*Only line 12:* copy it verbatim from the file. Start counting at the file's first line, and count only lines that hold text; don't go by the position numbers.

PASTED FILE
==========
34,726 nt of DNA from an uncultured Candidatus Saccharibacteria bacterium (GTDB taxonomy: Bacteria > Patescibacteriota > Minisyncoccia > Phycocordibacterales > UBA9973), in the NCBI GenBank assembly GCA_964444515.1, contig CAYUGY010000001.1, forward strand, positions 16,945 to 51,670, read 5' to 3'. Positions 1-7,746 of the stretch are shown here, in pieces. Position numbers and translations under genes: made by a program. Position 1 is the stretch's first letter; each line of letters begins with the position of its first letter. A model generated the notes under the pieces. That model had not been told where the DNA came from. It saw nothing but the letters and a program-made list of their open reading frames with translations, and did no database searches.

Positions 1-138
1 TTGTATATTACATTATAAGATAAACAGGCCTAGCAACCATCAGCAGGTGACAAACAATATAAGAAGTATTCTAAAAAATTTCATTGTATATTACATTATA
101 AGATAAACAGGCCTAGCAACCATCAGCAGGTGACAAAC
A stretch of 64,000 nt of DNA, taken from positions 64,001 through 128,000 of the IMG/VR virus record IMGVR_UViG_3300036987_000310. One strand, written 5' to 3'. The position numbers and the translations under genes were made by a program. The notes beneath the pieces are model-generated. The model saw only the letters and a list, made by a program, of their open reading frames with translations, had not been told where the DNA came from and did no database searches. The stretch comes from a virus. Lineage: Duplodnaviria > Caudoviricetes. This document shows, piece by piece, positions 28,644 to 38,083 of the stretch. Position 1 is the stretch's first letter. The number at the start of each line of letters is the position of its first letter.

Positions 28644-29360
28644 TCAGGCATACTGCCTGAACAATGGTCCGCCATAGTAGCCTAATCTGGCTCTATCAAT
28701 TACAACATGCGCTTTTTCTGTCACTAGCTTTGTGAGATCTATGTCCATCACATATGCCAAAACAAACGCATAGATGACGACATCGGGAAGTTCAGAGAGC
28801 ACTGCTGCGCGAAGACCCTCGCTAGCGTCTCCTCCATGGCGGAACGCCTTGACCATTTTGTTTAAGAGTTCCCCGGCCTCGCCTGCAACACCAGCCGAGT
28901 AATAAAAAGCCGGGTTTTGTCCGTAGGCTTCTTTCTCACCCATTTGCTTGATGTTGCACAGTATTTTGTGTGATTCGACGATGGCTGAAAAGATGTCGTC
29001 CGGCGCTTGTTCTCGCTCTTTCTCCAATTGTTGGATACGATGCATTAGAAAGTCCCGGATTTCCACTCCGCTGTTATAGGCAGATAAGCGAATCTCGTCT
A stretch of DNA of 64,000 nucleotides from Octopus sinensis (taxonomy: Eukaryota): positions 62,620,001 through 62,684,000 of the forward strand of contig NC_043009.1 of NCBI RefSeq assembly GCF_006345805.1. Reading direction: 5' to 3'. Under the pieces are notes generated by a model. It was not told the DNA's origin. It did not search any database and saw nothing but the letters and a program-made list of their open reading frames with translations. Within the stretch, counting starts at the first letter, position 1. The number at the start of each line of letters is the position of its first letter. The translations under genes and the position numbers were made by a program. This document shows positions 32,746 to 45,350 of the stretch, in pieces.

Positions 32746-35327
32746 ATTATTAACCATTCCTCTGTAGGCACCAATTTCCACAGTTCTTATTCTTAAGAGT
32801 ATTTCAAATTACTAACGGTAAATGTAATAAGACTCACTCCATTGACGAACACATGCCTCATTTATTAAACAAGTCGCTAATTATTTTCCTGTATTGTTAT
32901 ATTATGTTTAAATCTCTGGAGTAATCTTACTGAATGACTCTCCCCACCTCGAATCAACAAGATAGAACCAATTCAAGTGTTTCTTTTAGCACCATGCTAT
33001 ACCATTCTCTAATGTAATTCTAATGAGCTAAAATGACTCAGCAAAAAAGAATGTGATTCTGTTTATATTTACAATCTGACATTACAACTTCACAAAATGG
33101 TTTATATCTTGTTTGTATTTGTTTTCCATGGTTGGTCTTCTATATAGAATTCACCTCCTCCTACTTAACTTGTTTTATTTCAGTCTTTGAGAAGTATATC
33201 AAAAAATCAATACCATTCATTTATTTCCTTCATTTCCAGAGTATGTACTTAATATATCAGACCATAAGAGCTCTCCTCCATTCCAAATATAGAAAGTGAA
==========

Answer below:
A stretch of DNA of 64,000 nucleotides from Octopus sinensis (taxonomy: Eukaryota): positions 62,620,001 through 62,684,000 of the forward strand of contig NC_043009.1 of NCBI RefSeq assembly GCF_006345805.1. Reading direction: 5' to 3'. Under the pieces are notes generated by a model. It was not told the DNA's origin. It did not search any database and saw nothing but the letters and a program-made list of their open reading frames with translations. Within the stretch, counting starts at the first letter, position 1. The number at the start of each line of letters is the position of its first letter. The translations under genes and the position numbers were made by a program. This document shows positions 32,746 to 45,350 of the stretch, in pieces.